After a final meeting of the Oklahoma Board of Agriculture in December and the transition to a new administration this year, changes to poultry operations have continued, and Delaware County residents say they’re feeling left out.

New houses have been approved in recent weeks in spite of a suspension on new houses, and a company made it known in a Sallisaw meeting that it wants dozens more. Bills addressing poultry issues will soon be introduced with the new legislative session this week, and the state Board of Agriculture meets Tuesday with new Secretary and Commissioner Blayne Arthur at the helm and with poultry house setbacks on the agenda.

The future of the community Coordinating Council on Poultry Growth, created cooperatively by The Cherokee Nation and Gov. Mary Fallin’s administration, also is unknown.

“We’re still just continuing to play catch-up,” said Pam Kingfisher, an organizer behind Green Country Guardians. “The industry and Ag, they’re the big movers and shakers, and they’re way down the road ahead of us and we just keep running and screaming behind the truck.”

The group is making some visible marks of its own, however. A new billboard for tourists westbound on U.S. 412 greets them with the image of a chicken on one side and pipes with colored water pouring out on the other and the message, “Protect OK families from AR Chicken Pollution.”

A second billboard is planned for the Illinois River area off scenic Oklahoma 82.

“I think we might have the pollution pouring into a canoe for that one,” Kingfisher said

On Sunday the group met for a “sort of Politics 101,” Kingfisher said.

“There are two bills coming on poultry setbacks we’re looking at, plus one that is supposed to be trying to protect smaller operations, but the big thing we want to do is help everybody understand how to best work with legislators and be as effective as possible,” she said. “Kind of a Politics 101.”

Proposed setback rules, first addressed in a public meeting at the board’s December meeting and still open for public comment until Tuesday, are up again before the board at 4:30 p.m. Tuesday in Oklahoma City at 2800 N. Lincoln Blvd., said Department of Agriculture Communications Director Bryan Painter.

After an influx of new poultry house construction in the area in the past year and objections raised by residents of, primarily, Delaware County, the state put a suspension on issuing any new permits for poultry operations on Oct. 8. The citizen-industry involved Poultry Council was created and solutions sought, among them emergency rules to address placement of the houses.

Chief among the proposed rules are setbacks that would require at least a ¼-mile distance from residences to poultry barns, composters or other carcass disposal areas, litter sheds and other buildings associated with operations of 30,000 birds or more. Smaller operations of 30,000 or fewer birds would have a 1,000-foot setback.

With negative feedback from residents and from industry representatives, the board in December said discussion would continue and indicated the rules may come down to legislative action.

“In our view, the setbacks were a start but didn’t go far enough and didn’t address things like distances to schools and churches and cemeteries,” Kingfisher said. “It didn’t address at all the biggest problem for our county, which is the concentrations of them, how many of these barns can be placed where they entirely surround neighborhoods.”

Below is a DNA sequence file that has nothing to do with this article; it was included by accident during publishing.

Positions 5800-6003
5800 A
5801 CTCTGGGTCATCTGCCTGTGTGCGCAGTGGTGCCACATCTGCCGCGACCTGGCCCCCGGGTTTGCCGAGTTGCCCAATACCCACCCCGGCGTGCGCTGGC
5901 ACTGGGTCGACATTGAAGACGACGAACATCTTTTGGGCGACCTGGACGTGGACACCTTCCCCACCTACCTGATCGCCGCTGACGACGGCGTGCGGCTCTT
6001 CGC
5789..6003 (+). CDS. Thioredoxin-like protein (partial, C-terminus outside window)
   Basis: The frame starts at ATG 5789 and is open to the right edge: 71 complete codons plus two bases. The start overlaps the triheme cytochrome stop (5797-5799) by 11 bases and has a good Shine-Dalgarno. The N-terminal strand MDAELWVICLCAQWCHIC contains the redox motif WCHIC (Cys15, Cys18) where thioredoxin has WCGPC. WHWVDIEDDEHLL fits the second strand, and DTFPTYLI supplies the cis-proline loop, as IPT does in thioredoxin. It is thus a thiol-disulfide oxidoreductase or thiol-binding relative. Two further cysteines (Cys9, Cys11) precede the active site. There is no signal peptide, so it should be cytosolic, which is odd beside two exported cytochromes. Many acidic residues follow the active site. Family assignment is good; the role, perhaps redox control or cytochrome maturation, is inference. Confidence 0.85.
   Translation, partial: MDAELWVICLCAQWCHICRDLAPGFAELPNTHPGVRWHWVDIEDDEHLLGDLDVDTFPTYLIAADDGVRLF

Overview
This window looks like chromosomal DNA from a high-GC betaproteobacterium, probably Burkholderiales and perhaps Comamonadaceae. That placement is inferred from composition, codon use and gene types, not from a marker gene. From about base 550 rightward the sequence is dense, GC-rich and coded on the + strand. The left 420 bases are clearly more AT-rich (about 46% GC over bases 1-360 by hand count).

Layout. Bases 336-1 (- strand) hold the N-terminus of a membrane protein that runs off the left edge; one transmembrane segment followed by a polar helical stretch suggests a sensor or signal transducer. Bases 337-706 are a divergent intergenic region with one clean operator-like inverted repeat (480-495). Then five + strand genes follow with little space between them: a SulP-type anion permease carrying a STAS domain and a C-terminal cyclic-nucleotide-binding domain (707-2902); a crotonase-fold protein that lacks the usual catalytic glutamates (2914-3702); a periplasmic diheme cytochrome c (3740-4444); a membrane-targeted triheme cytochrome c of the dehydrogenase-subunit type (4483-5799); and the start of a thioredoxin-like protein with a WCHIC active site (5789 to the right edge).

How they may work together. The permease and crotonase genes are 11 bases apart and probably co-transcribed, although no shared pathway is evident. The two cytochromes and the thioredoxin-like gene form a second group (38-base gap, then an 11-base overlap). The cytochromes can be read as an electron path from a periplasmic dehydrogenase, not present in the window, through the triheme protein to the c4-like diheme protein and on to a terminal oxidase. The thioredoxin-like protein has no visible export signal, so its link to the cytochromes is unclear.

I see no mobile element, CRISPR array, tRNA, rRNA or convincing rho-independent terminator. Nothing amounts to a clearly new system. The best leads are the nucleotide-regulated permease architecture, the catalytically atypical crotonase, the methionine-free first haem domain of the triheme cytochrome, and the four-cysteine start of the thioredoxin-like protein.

Adding to the group’s suspicion of the process, two new houses for an operation under the integrator Aviagen that would hold a total 22,000 birds were approved Dec. 18 in spite of the suspension in place. Six more under a Simmons Foods integrated operation, for 282,000 birds, was deemed to have submitted its paperwork in time even though the suspension went into effect while the permit was pending.

“Because the registration was completed before the original suspension on Oct. 8, it was approved per direction of the previous agency director,” Painter said via email.

Painter said the previous administration approved one other application and has two others pending because the operations involve fewer than 30,000 birds each.

As reported by the Sequoyah County Times, local leaders, bankers and officials from Aviagen Inc. met with Cherokee Nation officials and Arthur on Jan. 11 in Sallisaw to learn more about the suspension and when it might be lifted.

Kingfisher said the Guardians group has not been in a meeting with the secretary and that local members of the Coordinating Council have not met or heard about future plans since the change in administrations.

“The Coordinating Council on Poultry Growth was created by Governor Mary Fallin in 2018 and provided direction to the previous agency director,” Painter stated. “There is no update on the status of the Council.”

Kingfisher and another Guardians organizer, Brandy Whaler, objected to that explanation.

“When the suspension was put in place, absolutely nothing was said about approving houses with fewer than 30,000 birds,” Whaler said.

“This is just another way for the Department of Ag to spit in our faces. This goes to show they can make up new rules anytime they want but won’t do it to help our communities. They only care about the corporations,” she said.

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Kelly Bostian

918-581-8357

kelly.bostian@tulsaworld.com

Twitter: @KellyBostian

Staff Writer

Kelly Bostian writes about and photographs all things involving the environment, conservation, wildlife, and outdoors recreation. Phone: 918-581-8357

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